So, the truth of the matter is that people are struggling every bit as hard to argue away the existence of God as others do arguing about the nature of God, vel sim. You might think of it as a very consequential math problem that awaits solving. The vast majority of people stop short of doing the hard work of arguing one way or the other for various reasons, but it does not mean that either side of the argument is less consequential or difficult. I say this as a person who belongs to that large majority. I am not equipped to argue for or against the existence of God. I don't know that anyone on this discussion board really is thus equipped. We opine on the issue and declare why we take our particular preferred side, but we haven't taken even the first steps toward answering this most momentous of questions.
One doesn't need to argue away the existence of God anymore then they need to argue away the existence of Bigfoot. They both lack good evidence. I do disagree with absolute rejection of God's existence, but lack of evidence is reasonable grounds one need not argue against God's existence. The other problem is defining God, especially not a useless definition, as well as many philosophical arguments are based on original assumptions we have no way of knowing they are accurate. Sure we can make lots of logical arguments from those assumptions, but why? I think the atheist and agnostic take is if God wants to prove God exists then fine. Until then there is no reasonable grounds to seriously consider God existing. When it comes to the big questions about the universe, the hard sciences have a better track record of collecting evidence and explanations.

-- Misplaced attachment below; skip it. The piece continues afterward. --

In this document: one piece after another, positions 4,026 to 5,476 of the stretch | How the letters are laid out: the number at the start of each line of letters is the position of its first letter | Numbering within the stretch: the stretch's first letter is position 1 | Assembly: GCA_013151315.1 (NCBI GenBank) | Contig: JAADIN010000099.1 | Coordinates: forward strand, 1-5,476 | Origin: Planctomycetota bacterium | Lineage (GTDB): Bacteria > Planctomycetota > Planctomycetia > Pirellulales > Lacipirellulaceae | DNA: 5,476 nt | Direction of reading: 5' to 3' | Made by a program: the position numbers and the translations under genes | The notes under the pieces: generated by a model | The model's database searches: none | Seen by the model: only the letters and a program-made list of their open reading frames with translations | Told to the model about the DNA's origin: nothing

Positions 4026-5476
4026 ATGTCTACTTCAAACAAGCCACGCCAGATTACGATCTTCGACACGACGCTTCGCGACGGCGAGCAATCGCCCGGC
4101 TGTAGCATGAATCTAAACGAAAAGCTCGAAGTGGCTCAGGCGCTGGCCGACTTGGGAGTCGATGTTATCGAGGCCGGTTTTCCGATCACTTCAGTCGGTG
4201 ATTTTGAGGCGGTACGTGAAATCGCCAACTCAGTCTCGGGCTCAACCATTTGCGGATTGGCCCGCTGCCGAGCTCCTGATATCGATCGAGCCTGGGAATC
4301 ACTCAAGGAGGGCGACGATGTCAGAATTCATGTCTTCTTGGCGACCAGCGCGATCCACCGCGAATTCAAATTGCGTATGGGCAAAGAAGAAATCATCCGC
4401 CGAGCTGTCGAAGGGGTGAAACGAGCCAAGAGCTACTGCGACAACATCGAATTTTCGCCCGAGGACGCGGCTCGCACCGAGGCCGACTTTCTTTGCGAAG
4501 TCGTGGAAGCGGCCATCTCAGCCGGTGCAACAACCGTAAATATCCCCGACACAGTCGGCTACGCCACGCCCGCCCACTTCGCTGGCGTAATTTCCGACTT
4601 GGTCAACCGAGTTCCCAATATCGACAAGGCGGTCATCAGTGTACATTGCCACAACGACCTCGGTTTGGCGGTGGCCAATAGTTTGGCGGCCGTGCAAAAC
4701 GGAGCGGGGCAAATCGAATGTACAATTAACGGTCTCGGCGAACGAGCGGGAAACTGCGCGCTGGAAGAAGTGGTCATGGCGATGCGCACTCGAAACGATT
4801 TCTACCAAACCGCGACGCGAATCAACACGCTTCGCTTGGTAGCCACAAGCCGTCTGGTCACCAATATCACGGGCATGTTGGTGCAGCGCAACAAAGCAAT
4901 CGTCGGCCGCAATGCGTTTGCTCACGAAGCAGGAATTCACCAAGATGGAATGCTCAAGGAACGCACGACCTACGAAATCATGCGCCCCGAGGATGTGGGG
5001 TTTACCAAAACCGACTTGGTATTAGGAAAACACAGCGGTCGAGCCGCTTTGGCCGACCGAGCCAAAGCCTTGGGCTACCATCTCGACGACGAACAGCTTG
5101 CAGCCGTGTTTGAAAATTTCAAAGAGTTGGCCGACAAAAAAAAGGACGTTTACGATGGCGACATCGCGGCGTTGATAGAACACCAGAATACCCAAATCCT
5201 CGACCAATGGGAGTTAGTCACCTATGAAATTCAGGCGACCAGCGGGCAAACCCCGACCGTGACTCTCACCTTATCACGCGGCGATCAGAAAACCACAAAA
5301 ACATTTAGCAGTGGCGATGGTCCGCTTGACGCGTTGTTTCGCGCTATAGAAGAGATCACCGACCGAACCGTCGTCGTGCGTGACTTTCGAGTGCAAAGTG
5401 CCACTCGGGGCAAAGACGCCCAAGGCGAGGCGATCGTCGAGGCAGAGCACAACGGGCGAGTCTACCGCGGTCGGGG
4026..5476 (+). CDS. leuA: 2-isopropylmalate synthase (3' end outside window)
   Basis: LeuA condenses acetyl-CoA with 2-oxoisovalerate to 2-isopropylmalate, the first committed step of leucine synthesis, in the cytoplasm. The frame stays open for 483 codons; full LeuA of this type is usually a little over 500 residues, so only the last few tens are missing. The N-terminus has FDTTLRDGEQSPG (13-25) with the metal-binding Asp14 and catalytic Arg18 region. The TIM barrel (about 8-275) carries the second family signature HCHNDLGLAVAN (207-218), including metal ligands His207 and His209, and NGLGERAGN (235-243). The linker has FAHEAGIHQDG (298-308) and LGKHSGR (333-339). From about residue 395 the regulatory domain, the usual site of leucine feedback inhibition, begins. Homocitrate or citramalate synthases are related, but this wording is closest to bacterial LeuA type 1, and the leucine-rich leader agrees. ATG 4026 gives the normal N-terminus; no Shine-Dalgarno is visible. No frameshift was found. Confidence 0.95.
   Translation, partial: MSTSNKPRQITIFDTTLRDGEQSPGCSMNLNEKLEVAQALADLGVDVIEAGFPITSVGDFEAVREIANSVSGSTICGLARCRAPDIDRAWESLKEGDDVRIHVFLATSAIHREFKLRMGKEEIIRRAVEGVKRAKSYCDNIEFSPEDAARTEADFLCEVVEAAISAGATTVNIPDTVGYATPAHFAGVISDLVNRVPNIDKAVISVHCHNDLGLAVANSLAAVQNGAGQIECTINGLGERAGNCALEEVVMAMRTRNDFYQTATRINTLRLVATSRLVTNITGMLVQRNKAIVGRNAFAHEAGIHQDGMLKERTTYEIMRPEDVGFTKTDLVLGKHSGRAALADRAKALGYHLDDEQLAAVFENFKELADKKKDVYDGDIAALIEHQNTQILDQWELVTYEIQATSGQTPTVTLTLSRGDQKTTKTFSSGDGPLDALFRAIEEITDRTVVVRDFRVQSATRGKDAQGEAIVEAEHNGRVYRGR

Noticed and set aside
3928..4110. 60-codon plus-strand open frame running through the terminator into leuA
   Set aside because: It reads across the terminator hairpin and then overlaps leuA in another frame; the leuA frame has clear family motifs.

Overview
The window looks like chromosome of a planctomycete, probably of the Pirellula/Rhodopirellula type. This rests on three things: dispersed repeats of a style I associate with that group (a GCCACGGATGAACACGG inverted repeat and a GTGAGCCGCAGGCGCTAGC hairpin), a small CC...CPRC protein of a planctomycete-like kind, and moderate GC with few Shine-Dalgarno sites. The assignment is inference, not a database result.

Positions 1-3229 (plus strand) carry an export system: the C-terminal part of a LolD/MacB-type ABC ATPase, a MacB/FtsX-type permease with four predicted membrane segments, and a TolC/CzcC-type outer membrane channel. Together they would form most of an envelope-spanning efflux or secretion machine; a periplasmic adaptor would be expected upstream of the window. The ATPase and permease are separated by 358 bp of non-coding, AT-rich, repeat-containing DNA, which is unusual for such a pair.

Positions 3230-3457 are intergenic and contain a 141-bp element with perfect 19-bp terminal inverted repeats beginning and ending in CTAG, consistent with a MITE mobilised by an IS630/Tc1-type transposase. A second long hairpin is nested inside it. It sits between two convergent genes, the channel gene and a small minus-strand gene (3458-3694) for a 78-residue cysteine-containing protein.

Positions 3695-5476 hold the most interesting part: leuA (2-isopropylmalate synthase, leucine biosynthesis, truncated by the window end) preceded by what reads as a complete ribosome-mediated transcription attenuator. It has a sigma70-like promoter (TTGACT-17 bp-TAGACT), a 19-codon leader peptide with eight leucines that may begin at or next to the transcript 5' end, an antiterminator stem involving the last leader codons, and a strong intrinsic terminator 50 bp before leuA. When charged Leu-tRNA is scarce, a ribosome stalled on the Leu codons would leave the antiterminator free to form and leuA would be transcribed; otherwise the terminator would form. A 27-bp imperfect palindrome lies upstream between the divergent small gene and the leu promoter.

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Re: Another Mopologist Bites The Dust, Bryce Haymond Edition

Post by Kishkumen »

Themis wrote:
Wed Apr 07, 2021 5:45 pm
I believe I have already clarified that it is not an advantage. The theist may have things right which would give the theist the advantage. Advantage may have more to do with who is more accurate. Relief is a subjective feeling, so yes it can be a relief for some atheist's not to consider God in how they decide to live their life, just as theist could feel relief in looking to what they think God wants. I do agree that it is more complicated for why people believe an act the way they do, and many atheists and theists come to those beliefs in illogical ways. The funny thing is you don't see how it can be a relief but then later use the term sense of freedom. That would seem to be a term very related to feelings of relief.
I agree with you that individual people may feel relief and they may feel a sense of freedom. What I am trying to say is that there is too much at stake to justify feeling relieved or free, and it is only by failing to acknowledge the real problems that we allow ourselves to feel those things.